On 10 June 1945, Ernie was in Nuremburg, Germany, three days after VE Day!  The long cruel war was finally over for Ernie in Europe and he and the troops could go home at last.

On 19 September 1945, seventeen days after VJ Day which signified the end of the war with Japan and the end of World War Two, Ernie was given an Honorable Discharge from the Army and was free to return home.  During his tenure he achieved the rank of Private First Class and earned the following awards:

  • European-African-Middle Eastern Theater medal and ribbon with a
         silver star and three bronze stars (representing 8 campaigns)
  • WW II Victory medal and ribbon with bronze arrowhead
         (signifying his beach landing in North Africa).
  • Army Good Conduct medal and ribbon.
  • American Theater medal with 5 overseas service bars.
  • One service stripe (for 3 or more years of continuous service).
  • Distinguished Unit badge.
  • Rifleman Marksman pin.

Mess_kit.JPGWhile many of America’s servicemen and women kept a journal to record events and dates of their time in the war Ernie took a different approach to keep his memories.  He used his Army issue mess kit which served as his plate for eating his meals.  The mess kit was a metal plate that had a cover which was secured with a latch.  When closed, the kit stored the knife, fork, spoon and a collapsible metal cup.  He carried this with him throughout the war.  With his bayonet he would engrave the names of the places he was and worthy events with dates.

He kept the mess kit over the years and it remains today a reminder of the many European campaigns he was a part of nearly seventy years ago.

With the end of the war, soldiers, sailors and airman returned home to their families.  Ernie returned to Hammond, Wisconsin, to the farm, but not the farm he had left when he was drafted.  His father had been forced to sell the two hundred acre farm as it was too much for him to work.  He had purchased another farm of about forty acres.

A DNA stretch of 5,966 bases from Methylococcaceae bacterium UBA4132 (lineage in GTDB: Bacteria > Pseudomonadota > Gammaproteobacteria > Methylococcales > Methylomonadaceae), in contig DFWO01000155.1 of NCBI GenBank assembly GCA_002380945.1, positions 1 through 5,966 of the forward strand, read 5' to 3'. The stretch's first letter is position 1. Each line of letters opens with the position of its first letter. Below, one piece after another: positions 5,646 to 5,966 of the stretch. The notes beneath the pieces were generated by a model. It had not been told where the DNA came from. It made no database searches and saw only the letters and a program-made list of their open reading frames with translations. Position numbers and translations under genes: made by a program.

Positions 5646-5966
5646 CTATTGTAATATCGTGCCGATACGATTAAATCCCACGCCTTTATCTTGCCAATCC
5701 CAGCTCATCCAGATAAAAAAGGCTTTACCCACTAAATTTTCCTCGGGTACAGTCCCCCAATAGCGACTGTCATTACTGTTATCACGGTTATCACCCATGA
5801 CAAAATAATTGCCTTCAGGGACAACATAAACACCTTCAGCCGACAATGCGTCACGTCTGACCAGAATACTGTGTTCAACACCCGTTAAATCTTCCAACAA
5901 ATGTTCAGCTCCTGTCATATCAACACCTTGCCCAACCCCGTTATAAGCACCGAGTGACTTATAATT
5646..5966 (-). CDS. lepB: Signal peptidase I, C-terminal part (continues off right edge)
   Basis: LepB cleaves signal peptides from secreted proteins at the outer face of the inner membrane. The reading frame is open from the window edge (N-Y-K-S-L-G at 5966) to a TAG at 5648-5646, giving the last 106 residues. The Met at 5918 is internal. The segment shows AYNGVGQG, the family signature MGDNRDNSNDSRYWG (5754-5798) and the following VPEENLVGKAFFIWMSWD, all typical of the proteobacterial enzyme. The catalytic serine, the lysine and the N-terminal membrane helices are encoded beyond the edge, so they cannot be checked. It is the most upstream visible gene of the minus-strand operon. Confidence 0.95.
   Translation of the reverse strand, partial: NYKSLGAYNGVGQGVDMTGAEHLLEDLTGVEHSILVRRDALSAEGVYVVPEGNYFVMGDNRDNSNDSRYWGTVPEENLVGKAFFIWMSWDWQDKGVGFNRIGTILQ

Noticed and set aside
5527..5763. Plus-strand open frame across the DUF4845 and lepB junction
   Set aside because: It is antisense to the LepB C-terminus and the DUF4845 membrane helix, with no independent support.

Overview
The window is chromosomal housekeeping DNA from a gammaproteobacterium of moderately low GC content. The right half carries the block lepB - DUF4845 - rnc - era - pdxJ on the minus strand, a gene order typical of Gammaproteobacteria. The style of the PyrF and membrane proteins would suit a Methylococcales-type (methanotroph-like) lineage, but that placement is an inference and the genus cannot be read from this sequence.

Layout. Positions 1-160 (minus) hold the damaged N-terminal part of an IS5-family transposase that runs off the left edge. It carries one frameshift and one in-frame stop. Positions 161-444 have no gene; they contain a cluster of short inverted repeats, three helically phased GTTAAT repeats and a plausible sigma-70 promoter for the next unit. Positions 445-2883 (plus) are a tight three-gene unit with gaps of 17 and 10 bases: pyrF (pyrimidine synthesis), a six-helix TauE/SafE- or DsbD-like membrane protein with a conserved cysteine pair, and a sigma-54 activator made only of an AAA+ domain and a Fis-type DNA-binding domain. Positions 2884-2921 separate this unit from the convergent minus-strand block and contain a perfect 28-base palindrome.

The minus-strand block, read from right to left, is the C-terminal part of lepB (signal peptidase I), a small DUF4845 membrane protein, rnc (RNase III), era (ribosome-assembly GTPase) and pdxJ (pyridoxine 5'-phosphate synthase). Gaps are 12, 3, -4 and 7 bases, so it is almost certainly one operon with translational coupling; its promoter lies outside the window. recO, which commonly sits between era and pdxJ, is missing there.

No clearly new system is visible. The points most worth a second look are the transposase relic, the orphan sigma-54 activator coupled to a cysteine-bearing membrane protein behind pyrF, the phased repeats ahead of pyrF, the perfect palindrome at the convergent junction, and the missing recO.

Ernie worked the farm and took another job delivering milk.  He put in long hours because the only way to make good money doing this involved selling.  He spent much time going Milk_Truck.pngfrom door to door and farm to farm selling their product and building his route.  When it became time to replace a truck, Ernie always got the new one.  This caused some friction amongst his fellow workers as he was the junior man with the company.  He simply showed them his commission check for sales which shut them up.

Later, his boss who was having financial problems decided to shut the company down.  Ernie, hearing this, decided to look into starting his own business.  He had saved enough money from the commission checks that he bought a truck and started canvassing the customers from his old route and soon built a client base to form the business.  The business was a success and Ernie ran it until he retired in later years.

Ernie married and the couple had two children, a boy and a girl. His son would later also serve his country during the Vietnam War in the Air Force.   Maybe Ernie worked too hard, though, because after 25 years of marriage he and his wife broke up and went their separate ways. 

Later Ernie remarried and this marriage also lasted 25 years until his second wife passed away.

2013_Honor_Flight_Veterans.jpgShortly after Ernie’s 94th birthday he was invited to fly to Washington, DC, on 27 April 2013 to visit the war memorials compliments of Honor Flight.  He was assigned a sponsor who was responsible for his care throughout the trip. 

His sponsor, Terry Lang, a Vietnam War Veteran and Ernie boarded the chartered plane in Minneapolis and flew to Washington, DC, for a day that he will remember for the rest of his life. 

He expressed his tremendous joy in being a part of this.  Like all Veterans who are honored through the Honor Flight trip, Ernie just couldn’t get over the hundreds of caring peopleAirport_Receiption.jpg who met the plane in Washington to wish him well and to shake his hand; and when he returned to Minneapolis more caring people met the plane on its return.  The impact of how much their service to our country means to everyone is just not truly realized until they make this trip and experience it for themselves.

See the photos taken at the time of the interview showing Ernie and Bill, the author of this article.  View photos.

Authors Note:  After completing this story, Ernie expressed a desire to have a follow-up of his story published, which I am including here.  Read article.